You can't miss Margaret Mitchell's influence at Cleveland's YWCA. "We are in the cradle to career business," she says. Her work is through social programs for homeless youth, preschoolers and ladies in leadership.
"I think my focus was always on being an influencer. And less about the title: President and CEO," said Mitchell. "We have to reach out into relationships with women who don't look like ourselves. Build those relationships and be encouragers across lines in which we look visibly different."
The YWCA is about empowering women, and eliminating racism.
"We have to realize that we all win together, or we're all going to fail together. And racism is an issue that affects everyone. No one is unaffected by it," she said.
In Cleveland, where both of her missions are works in progress, Mitchell sees hope.
"I see a completely different Cleveland [than when I arrived eight years ago.] I just see a city that recognizes what a jewel it is.The unique features, and the challenges that are here and the struggles that are here, but it's a city that we are embracing all of it, and continuing to look for solutions so that everybody can be lifted."
We're starting a new series Thursdays on Channel 3 News at 6 about the women in Northeast Ohio's communities who make things happen. These are women who see the possible, women you'd like to have in your group, women we’re bringing into Sara’s Circle.
"I think empowerment is so much about being able to be in the center of your own life and drive it forward. That you are empowered. It is an action. That you are literally able to move and grow and go and do, what it is you desire to do."
Men can help break the "glass ceiling"
"In my lifetime, I've seen the advances of women just flourish. And I fully believe that we will continue to see women advance and it's imperative that we engage men in this understanding of women being able to advance, women being able to make choice about roles, that men are just as involved in all of those actions and decision making as women are."
Faith plays a big role.
"For me, my faith is a tremendous part of who I am and where I go to, what fills me up, and how I am able to be encouraged every day. My hope comes from the Lord. That is my priority and my focus. And also the reason that I do the work that I do."
Complex issues demand complex solutions on policing and race in Cleveland.
"We want to see a region where we are thriving, both economically, and people have opportunity. And when you continue to have racism as a negative detractor as part of your city, no one wins. It’s devastating to see and read about the losses of so many young people, so many young boys, it’s just…it’s heartbreaking. Where do we go from here? We have to continue to demand that we each search our hearts and understand how we as individuals can make a difference. And we also have to be willing to engage politically to say that we demand a police department that is not only putting their life on the line, but continues to grow in their development and understand of individuals with mental health...These complex issues demand complex solutions."
Family encouraged her to make a difference.
"I was raised in a family that was very active and they were advocates for people. It really is a very natural fit for me. My uncle, Samuel Mitchell, was one of the first black Supreme Court state judges in North Carolina. My Dad was an engineer. I’ve been really grateful that I was raised in a family that was very much focused on service and service for others."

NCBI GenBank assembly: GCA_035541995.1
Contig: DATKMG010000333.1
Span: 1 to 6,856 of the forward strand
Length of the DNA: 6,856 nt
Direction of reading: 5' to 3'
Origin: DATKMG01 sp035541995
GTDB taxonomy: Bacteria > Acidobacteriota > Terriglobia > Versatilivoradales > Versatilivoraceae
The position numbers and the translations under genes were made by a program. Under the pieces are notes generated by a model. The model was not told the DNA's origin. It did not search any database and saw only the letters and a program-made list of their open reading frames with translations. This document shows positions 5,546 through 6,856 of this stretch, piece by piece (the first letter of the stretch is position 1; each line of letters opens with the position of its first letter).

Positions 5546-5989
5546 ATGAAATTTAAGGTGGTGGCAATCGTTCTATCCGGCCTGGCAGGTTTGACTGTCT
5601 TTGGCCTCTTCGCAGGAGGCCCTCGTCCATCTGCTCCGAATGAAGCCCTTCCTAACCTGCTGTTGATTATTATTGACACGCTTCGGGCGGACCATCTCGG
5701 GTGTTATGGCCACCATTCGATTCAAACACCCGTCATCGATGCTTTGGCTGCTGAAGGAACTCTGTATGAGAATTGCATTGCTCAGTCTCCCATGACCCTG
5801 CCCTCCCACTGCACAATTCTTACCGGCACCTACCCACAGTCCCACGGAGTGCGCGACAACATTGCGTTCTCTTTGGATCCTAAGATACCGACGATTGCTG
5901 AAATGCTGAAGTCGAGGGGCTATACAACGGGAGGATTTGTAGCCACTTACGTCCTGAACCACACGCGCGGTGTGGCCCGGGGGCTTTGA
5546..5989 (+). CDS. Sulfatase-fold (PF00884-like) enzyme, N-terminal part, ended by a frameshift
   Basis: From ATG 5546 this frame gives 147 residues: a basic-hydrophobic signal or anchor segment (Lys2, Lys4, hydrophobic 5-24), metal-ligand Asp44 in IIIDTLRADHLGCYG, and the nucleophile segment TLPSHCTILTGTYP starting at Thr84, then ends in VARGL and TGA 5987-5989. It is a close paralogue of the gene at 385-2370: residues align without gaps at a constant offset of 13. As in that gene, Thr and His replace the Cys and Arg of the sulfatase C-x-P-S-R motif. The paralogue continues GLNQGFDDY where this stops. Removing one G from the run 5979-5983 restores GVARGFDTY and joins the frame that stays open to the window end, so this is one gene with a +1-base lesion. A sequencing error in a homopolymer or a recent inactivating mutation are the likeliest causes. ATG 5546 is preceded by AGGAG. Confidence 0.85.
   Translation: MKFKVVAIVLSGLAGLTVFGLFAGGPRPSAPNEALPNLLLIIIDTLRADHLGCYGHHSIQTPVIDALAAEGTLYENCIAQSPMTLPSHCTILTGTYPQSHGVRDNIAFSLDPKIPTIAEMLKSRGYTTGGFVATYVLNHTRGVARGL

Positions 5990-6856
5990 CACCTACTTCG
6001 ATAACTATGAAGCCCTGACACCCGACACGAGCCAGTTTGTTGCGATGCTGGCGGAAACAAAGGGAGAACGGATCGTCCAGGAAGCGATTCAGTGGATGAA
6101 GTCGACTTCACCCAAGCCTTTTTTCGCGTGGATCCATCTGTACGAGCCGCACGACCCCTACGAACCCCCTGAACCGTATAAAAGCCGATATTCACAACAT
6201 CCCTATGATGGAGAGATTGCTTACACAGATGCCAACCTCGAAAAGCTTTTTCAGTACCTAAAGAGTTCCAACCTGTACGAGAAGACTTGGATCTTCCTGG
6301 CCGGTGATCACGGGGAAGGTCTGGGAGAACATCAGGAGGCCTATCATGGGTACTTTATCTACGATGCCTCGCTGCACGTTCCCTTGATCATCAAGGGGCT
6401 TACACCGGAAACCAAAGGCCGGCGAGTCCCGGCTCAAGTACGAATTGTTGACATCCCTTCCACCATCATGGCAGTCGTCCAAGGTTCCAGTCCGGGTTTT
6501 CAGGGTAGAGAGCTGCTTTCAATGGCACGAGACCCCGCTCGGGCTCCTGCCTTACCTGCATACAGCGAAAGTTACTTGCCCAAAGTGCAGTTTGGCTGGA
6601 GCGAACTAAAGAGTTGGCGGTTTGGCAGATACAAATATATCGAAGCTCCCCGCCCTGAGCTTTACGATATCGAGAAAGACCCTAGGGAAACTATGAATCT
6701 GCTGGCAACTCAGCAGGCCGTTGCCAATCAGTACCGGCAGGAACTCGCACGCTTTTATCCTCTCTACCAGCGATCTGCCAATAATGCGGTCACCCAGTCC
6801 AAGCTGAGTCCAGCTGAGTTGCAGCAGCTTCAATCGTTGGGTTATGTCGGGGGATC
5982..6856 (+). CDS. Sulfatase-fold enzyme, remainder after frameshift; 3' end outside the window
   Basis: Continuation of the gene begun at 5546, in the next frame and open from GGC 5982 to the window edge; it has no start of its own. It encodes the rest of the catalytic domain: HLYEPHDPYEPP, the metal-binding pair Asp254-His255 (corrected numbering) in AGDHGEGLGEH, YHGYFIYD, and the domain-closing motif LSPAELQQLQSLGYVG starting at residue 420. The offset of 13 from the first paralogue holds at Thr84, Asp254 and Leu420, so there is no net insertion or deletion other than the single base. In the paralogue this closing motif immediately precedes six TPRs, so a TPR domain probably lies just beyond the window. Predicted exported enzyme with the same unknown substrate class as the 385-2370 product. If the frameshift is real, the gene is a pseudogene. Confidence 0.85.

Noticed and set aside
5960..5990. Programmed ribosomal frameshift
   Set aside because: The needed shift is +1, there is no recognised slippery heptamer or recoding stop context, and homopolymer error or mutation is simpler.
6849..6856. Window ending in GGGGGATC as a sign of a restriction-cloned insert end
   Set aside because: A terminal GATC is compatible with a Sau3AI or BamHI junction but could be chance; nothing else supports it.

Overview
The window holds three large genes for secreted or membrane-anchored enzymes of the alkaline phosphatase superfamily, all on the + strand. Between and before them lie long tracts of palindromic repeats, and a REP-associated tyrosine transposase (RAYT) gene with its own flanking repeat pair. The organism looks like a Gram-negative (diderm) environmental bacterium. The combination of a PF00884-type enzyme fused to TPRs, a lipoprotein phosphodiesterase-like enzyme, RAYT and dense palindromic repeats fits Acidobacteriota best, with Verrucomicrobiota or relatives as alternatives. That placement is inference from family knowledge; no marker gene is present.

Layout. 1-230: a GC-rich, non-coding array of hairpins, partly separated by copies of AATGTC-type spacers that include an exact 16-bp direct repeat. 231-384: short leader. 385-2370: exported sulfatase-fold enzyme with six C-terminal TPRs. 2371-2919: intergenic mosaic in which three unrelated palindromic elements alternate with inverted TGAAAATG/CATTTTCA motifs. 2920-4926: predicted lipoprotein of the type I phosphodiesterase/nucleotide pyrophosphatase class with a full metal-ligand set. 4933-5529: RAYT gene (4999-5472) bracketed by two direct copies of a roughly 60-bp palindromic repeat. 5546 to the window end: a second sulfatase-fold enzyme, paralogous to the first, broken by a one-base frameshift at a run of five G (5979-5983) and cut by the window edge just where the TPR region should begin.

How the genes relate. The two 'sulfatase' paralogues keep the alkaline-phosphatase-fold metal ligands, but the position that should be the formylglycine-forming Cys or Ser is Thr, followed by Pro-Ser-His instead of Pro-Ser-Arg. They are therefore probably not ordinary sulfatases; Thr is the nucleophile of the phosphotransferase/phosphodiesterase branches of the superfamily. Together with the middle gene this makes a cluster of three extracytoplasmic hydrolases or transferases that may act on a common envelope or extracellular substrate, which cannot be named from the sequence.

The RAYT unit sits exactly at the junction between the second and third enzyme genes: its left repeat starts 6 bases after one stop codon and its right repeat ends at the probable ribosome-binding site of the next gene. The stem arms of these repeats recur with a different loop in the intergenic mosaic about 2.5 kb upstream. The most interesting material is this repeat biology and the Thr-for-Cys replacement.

Marriage gives me the wings to fly.
"[Husband Les Green] is the reason I'm able to fly. He gives me those wings...Marriage is probably one of the most difficult things you can be committed to, it isn't easy. It's not for the faint of heart. Or the weak minded."
"This is a man who literally knew me when I was 21 years old and so now at 55, he’s just seen me through my life. It’s just so exciting to be able to look into this man’s eyes and know that he really does know me and encourages me and supports me. There’s no one that I’d rather have a disagreement with, there’s no one I’d rather have a conversation with, about what’s happening, there’s no one who’s advice I seek more than my husband."
I love digging in the dirt.
"I love digging in the dirt. I’ll pull up the driveway, kick my shoes off, and immediately put my hands in the dirt. I love to weed. There’s just something very therapeutic about it. It’s like weeding your heart. And I just find that very relaxing...During the winter, I love having a fire. It just says home to me. It is just so inviting and nurturing. You have to pay attention to it, but it gives you warmth and I just really enjoy the whole process. I enjoy the quietness and the solitude. It’s meditative."
YMCA versus YWCA
"I think people often think we have a pool in our building, and that we have workout equipment in our building. That would be the YMCA and I love telling people that we’re divorced. We’ve been divorced for years. It’s a great divorce. We are definitely separate agencies. We work in the social service space with homeless youth and families and we also do incredible work in the area of racial justice. Then we also have a focus on women’s leadership and empowering women in business and corporate organizations to continue to develop. To be able to have choices and opportunities wherever that ladder takes them."
Her best advice to her three adult children:
"I always say it's your exit that says everything about you. So we all enter relationships and jobs and situations in our life beautifully. But the exit, that's what really says who you are."